(Level of Evidence = III)
Recommendation 2
Education for administering insulin should be tailored in collaboration with the individual to address current knowledge, abilities, and needs.
(Level of Evidence = Ia)
Recommendation 3
Nurses should provide and/or reinforce appropriate teaching regarding insulin preparation and administration. Topics to include are:
  • Insulin: type, action, stability, storage, and compatibility
  • Preparation and administration of insulin
  • Sharps disposal
  • Follow-up for medical and self-care support
(Level of Evidence = IV)
Recommendation 4
Nurses should encourage blood glucose self-monitoring as an integral part of daily diabetes management for individuals taking insulin. The recommended frequency of testing will vary according to diabetes treatment and the individual's need and ability.
(Level of Evidence = III)
Recommendation 5
Individuals who self-monitor blood glucose should receive initial instruction and periodic re-education regarding self-testing technique, meter maintenance, and verification of accuracy of self-testing results.
(Level of Evidence = III)
Recommendation 6
Nurses should ensure clients taking insulin receive appropriate basic nutrition information.
(Level of Evidence = IV)
Recommendation 7
Clients treated with insulin, and their caregivers, should be taught how to prevent, recognize and treat hypoglycemia.
(Level of Evidence = IV)
Recommendation 8
Nurses must be aware of the effects of acute illness, surgery, and diagnostic procedures on blood glucose levels.
(Level of Evidence = IV)
Recommendation 9
Nurses should provide basic education on blood glucose monitoring, dietary, and medication adjustments for periods of illness. This information should be given initially and reviewed periodically with the client.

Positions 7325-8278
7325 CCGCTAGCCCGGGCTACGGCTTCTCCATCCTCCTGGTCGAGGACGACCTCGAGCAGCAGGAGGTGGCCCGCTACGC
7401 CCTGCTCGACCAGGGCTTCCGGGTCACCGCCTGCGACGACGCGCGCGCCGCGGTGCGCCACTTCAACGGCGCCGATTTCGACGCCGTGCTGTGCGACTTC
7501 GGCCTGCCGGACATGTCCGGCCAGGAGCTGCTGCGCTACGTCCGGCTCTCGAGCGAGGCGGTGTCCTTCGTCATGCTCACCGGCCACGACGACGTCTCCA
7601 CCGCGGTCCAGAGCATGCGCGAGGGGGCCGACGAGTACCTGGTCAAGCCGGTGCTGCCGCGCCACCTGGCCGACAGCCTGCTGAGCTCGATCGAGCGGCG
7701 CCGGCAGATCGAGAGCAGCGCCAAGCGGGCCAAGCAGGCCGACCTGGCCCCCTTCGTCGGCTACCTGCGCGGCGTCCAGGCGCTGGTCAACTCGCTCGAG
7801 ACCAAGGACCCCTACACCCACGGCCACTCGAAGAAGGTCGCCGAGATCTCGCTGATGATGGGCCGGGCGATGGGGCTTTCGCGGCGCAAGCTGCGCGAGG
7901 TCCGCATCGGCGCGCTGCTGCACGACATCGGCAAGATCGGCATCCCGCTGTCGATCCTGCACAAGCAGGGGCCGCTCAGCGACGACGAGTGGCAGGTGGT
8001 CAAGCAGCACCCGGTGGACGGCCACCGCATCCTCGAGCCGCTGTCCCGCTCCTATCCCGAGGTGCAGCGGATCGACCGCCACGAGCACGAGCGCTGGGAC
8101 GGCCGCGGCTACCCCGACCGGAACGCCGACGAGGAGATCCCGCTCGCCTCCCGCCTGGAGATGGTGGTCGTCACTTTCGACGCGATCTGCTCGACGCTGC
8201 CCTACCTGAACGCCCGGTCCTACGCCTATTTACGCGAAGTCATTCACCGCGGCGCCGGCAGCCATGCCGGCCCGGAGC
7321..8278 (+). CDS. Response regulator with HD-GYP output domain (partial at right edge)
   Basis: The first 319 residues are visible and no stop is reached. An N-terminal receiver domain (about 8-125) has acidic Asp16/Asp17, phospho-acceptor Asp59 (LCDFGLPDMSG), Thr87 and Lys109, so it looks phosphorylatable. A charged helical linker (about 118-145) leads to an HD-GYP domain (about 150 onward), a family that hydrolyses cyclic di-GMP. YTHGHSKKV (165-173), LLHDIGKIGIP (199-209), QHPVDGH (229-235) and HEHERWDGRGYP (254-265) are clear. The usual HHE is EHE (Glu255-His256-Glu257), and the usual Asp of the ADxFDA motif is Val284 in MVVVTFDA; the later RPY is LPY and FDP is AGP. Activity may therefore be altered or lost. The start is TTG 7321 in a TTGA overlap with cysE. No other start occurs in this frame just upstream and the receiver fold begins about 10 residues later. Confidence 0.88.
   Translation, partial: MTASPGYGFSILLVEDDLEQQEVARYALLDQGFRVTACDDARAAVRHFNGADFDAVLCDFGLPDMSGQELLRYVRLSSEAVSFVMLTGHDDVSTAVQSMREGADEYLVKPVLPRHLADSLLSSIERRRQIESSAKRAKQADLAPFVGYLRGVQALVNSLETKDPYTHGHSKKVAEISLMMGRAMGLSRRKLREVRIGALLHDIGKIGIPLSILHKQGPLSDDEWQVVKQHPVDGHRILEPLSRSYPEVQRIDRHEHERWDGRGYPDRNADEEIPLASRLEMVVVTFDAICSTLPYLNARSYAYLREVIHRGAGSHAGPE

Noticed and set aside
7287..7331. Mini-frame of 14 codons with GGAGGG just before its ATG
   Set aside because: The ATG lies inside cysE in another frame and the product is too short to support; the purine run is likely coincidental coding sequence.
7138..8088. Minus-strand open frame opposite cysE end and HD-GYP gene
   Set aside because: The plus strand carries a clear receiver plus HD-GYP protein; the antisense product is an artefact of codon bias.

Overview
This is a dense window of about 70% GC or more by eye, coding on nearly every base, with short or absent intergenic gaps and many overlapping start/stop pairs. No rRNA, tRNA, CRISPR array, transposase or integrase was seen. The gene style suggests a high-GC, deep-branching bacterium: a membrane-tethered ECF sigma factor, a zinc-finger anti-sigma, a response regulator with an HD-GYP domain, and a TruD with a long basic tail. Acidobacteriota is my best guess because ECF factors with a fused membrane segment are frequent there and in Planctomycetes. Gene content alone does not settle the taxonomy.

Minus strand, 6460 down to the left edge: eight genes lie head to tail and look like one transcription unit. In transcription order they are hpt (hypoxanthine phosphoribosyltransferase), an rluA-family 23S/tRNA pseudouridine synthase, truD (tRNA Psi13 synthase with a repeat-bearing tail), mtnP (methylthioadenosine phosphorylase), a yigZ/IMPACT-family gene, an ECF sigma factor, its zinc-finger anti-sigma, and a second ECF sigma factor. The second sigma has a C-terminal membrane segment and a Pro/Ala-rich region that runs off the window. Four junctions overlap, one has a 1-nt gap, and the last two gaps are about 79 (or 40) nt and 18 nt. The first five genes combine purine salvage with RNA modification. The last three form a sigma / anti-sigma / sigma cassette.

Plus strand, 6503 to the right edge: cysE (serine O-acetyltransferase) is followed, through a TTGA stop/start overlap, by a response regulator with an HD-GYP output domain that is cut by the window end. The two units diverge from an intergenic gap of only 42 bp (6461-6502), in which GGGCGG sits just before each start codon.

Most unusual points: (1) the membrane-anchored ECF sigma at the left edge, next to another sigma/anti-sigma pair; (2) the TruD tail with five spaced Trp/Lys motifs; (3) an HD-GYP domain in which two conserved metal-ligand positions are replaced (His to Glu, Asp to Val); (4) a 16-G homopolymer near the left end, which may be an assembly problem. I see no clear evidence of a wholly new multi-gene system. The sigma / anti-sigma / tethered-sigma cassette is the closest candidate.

(Level of Evidence = IV)
Education Recommendations
Recommendation 10
Nursing curriculum should include education about the care and management of diabetes.
(Level of Evidence = IV)
Organization & Policy Recommendations
Recommendation 11
Health care organizations should facilitate ongoing diabetes education of nursing staff about diabetes care and management.
(Level of Evidence = IV)
Recommendation 12
Organizations must ensure that individuals receiving insulin have ready access to an appropriate form of glucose at all times.
(Level of Evidence = IV)
Recommendation 13
Organizations should develop and communicate appropriate policies and procedures to reduce the potential for medication errors related to insulin therapy.
(Level of Evidence = IV)
Recommendation 14
Organizations should have a process for documentation to support nursing practice related to insulin therapy.
(Level of Evidence = IV)
Recommendation 15
Nursing best practice guidelines can be successfully implemented only where there are adequate planning, resources, organizational, and administrative support. Organizations may wish to develop a plan for implementation that includes:
  • An assessment of organizational readiness and barriers to implementation
  • Involvement of all members (whether in a direct or indirect supportive function) who will contribute to the implementation process
  • Dedication of a qualified individual to provide the support needed for the implementation and implementation process
  • Ongoing opportunities for discussion and education to reinforce the importance of best practices
  • Opportunities for reflection on personal and organizational experience in implementing guidelines
In this regard, the Registered Nurses Association of Ontario (RNAO) (through a panel of nurses, researchers and administrators) has developed the Toolkit: Implementation of Clinical Practice Guidelines, based on available evidence, theoretical perspectives and consensus. The RNAO strongly recommends the use of this Toolkit for guiding the implementation of the best practice guideline on Best Practice Guideline for the Subcutaneous Administration of Insulin in Adults with Type 2 Diabetes.